If you’re an online dater (who isn’t these days?) you’ve probably found yourself wondering why guys suddenly ghost. It seems to happen constantly with online dating, things are going great, maybe you’ve met up a few times, maybe you’re even dating, then the guy suddenly disappears. It’s easy to let this send you on an emotional downward spiral wondering what you did wrong to drive away someone so great, so suddenly. But the truth is, ghosting says more about the other person’s emotional state than it says about you.
1) Mommy Issues
Many guys with mommy issues are initially attracted to someone who reminds them of their mother, but overtime the attraction turns to resentment. While they were initially attracted to someone with whom they feel the familiarity and comfort , they also deeply resent their mother for her abandonment, controlling behavior, narcissism, whatever. Eventually, all those resentments end up transferred onto you.
A red flag this might be happening is you often find yourself accused of crimes that feel totally out of left field. For example, you text him to find out if he’ll be home for dinner and he accuses you of suffocating him. You accidentally call him during a work meeting and he accuses you of sabotaging his career. If this is happening it’s possible that he has projected his mother’s persona onto you. Now, he no longer wants to fuck you and needs to flee the suffocation he still feels from her. If the abandonment wound is strong, he might be convinced you are going to abandon & hurt him just like she did. Either way he needs to get out and get out fast before he gets hurt again. Thus, he disappears without a trace.
2) He Was in a Relationship or Situationship He Didn’t Disclose
A lot of guys live in deep fear of female rage and yet do so much to bring it down upon themselves. It’s possible he is married or in a relationship and was cheating. He got caught and was forced to delete you from his reality. Or he was in a situationship that somehow turned monogamous. Either way he doesn’t want to tell you the truth and face how angry you will be. If you keep following up trying to get an answer out of him, you’re much more likely to get blocked than to get the truth.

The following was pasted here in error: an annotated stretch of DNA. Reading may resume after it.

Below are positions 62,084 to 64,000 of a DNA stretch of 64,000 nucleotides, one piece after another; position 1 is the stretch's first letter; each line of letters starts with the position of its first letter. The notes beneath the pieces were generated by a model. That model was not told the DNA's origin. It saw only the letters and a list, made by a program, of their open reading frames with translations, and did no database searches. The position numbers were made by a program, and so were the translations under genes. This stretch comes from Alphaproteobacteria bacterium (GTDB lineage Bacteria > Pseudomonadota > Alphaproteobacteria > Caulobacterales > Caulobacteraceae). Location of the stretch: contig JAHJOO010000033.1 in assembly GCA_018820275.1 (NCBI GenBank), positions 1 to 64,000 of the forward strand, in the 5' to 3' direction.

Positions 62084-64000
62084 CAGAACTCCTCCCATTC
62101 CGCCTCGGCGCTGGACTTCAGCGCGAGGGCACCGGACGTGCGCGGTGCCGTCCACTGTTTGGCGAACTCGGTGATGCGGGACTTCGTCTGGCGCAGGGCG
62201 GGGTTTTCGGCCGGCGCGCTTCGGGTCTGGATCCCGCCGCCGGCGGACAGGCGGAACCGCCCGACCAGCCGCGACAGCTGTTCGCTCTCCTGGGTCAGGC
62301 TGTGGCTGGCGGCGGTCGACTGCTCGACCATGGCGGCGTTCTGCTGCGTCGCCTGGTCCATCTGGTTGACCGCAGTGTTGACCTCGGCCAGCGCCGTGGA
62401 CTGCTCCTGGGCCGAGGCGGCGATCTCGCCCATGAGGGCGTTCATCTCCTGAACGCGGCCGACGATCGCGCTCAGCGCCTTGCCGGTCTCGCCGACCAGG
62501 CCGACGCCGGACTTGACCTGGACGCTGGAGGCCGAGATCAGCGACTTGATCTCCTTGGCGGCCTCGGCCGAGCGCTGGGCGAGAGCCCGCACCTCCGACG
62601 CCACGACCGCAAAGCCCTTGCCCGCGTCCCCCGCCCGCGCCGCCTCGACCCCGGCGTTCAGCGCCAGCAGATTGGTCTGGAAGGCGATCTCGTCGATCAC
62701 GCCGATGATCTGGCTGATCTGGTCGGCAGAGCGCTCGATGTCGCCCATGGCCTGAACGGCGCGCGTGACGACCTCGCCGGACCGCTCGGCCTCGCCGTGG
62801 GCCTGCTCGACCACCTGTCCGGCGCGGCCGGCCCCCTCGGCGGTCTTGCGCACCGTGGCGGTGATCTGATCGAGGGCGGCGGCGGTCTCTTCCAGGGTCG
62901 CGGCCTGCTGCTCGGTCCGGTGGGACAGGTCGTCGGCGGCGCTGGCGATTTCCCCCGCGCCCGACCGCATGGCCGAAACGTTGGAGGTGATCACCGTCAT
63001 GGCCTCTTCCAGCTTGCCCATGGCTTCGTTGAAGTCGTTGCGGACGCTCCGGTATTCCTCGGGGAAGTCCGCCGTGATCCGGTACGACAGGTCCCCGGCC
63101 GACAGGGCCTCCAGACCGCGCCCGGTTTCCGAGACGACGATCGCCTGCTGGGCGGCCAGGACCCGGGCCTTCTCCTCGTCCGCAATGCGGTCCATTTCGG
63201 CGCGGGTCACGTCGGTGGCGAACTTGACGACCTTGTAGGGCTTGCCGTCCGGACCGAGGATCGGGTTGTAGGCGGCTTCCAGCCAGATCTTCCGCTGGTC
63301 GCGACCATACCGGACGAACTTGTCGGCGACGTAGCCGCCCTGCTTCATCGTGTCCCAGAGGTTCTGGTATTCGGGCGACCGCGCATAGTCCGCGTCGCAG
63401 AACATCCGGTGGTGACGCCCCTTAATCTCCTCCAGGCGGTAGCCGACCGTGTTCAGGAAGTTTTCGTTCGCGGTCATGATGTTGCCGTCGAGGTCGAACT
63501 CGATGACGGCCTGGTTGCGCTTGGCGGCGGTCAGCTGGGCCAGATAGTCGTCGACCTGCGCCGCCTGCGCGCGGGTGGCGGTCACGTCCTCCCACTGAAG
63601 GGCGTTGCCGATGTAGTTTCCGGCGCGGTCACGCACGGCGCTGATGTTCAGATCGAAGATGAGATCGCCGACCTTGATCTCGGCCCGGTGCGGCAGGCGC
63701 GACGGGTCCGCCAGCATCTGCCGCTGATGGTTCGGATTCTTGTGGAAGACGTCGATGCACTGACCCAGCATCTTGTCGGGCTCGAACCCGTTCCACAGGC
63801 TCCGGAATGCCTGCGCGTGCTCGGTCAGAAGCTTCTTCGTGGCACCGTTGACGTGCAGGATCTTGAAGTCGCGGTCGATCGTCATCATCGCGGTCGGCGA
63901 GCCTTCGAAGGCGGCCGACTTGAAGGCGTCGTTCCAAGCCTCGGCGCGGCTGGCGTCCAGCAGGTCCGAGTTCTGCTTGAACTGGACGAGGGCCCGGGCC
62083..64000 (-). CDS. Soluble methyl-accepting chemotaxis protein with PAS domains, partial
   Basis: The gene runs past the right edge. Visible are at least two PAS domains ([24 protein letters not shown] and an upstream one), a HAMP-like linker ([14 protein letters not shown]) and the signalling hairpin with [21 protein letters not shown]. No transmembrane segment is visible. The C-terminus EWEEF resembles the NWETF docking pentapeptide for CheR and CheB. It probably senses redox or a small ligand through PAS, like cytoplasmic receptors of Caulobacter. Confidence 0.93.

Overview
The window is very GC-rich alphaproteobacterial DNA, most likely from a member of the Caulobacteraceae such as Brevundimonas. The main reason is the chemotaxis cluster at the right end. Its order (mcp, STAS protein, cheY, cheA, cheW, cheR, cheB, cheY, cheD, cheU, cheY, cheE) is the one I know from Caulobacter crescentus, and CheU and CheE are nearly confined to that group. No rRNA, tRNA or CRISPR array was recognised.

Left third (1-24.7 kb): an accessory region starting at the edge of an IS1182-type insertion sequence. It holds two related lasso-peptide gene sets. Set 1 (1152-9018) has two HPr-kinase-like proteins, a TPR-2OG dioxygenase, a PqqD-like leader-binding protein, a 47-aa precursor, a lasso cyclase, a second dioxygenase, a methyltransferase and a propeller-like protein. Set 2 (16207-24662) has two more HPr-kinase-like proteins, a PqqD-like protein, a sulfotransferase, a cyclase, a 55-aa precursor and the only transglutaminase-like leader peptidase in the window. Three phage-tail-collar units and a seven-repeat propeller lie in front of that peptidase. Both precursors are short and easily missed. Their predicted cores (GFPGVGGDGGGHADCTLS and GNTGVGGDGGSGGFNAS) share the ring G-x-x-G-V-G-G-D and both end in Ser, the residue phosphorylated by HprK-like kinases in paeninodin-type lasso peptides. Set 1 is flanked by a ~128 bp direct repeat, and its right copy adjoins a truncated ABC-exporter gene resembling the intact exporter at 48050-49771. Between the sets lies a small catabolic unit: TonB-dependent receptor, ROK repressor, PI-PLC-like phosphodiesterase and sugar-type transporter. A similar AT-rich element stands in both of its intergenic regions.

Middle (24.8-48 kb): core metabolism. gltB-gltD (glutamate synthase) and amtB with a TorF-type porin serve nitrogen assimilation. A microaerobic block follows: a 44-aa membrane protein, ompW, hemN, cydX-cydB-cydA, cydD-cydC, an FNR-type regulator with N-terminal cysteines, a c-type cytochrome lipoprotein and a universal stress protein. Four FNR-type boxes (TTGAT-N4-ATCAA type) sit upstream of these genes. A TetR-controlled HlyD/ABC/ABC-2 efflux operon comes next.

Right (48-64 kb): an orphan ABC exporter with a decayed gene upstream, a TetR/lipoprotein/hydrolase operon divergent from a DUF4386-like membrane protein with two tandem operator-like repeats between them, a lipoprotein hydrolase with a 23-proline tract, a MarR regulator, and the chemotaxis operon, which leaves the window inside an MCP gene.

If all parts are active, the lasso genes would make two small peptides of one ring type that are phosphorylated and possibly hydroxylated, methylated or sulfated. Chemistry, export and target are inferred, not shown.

Some signs he might have been in a relationship: he never let you come to his place, he hid his phone, he canceled plans last minute, he lived out of town, he often claimed to be traveling from work, he was suspiciously private, you only saw him a few times a month.
3) He Has An Avoidant Attachment Style
One of the healthiest things you can do in your love life is to learn about attachment styles, basically how we form or avoid forming attachments in our relationships. This book will teach you everything you need to know. Those with an avoidant attachment style are people who fear intimacy and commitment. The more intimate the relationship becomes, the more they will be looking for the exit. If he ghosted after a new level of intimacy was reached, that’s pretty good indication that he has an avoidant attachment style. For example, maybe you spent the night at his house for the first time, planned a vacation together, or exchanged I love yous and then you never heard from him again. Don’t blame yourself. He is likely suffering from an anxious attachment style that forces him to be repelled by intimacy.
4) He Just Got Out of a Relationship
This one is pretty simple, he’s not ready for the intensity of a new relationship and isn’t over his ex. Unfortunately, he also lacks the maturity to tell you that.
5) He Just Wasn’t That Into You